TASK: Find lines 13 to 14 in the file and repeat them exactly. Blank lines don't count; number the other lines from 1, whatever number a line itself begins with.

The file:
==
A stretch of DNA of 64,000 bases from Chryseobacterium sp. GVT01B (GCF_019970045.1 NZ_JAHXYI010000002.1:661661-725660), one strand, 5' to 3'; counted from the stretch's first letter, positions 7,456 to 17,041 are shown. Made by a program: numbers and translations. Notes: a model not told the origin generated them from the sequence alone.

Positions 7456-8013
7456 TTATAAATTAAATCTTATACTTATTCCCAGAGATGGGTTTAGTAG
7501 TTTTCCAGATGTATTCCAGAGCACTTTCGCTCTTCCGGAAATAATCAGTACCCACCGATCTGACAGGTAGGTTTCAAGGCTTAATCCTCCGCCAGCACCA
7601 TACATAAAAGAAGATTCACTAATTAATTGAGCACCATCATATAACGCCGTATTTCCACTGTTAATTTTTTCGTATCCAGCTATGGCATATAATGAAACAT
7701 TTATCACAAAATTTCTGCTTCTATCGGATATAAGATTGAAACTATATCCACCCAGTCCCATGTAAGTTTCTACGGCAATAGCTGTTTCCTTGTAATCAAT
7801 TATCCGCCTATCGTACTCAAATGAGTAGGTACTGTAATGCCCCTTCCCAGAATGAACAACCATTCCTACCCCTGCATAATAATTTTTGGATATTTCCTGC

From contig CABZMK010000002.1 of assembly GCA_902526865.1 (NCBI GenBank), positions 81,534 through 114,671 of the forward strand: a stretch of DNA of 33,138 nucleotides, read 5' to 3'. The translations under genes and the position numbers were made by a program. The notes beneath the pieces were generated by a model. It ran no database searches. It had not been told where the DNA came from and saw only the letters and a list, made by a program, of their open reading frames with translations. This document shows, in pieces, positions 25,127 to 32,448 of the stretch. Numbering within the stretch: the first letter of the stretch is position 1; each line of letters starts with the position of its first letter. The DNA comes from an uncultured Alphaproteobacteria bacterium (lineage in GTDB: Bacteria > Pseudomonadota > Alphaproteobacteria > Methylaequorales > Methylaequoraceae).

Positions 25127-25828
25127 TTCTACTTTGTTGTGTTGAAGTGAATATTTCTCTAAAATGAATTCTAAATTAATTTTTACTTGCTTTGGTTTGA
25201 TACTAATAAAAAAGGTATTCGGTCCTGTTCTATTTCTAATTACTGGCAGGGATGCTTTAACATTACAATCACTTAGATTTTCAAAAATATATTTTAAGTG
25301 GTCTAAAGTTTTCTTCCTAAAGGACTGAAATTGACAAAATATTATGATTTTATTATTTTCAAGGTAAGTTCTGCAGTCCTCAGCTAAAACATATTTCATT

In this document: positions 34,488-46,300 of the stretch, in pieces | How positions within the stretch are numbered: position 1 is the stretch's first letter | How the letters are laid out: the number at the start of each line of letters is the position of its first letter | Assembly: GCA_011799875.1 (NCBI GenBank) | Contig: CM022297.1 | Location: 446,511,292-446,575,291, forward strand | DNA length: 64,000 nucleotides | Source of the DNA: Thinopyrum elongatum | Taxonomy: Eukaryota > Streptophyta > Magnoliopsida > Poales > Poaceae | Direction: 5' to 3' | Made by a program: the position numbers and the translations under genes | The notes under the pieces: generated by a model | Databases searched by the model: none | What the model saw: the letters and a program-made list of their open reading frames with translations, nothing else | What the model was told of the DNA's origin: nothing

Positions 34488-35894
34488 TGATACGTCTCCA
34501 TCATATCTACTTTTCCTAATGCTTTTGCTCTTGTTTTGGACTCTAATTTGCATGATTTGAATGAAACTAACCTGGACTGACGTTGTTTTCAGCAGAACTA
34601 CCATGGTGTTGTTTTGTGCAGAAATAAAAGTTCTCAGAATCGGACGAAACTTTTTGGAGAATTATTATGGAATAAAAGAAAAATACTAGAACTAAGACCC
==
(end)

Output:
In this document: positions 34,488-46,300 of the stretch, in pieces | How positions within the stretch are numbered: position 1 is the stretch's first letter | How the letters are laid out: the number at the start of each line of letters is the position of its first letter | Assembly: GCA_011799875.1 (NCBI GenBank) | Contig: CM022297.1 | Location: 446,511,292-446,575,291, forward strand | DNA length: 64,000 nucleotides | Source of the DNA: Thinopyrum elongatum | Taxonomy: Eukaryota > Streptophyta > Magnoliopsida > Poales > Poaceae | Direction: 5' to 3' | Made by a program: the position numbers and the translations under genes | The notes under the pieces: generated by a model | Databases searched by the model: none | What the model saw: the letters and a program-made list of their open reading frames with translations, nothing else | What the model was told of the DNA's origin: nothing

Positions 34488-35894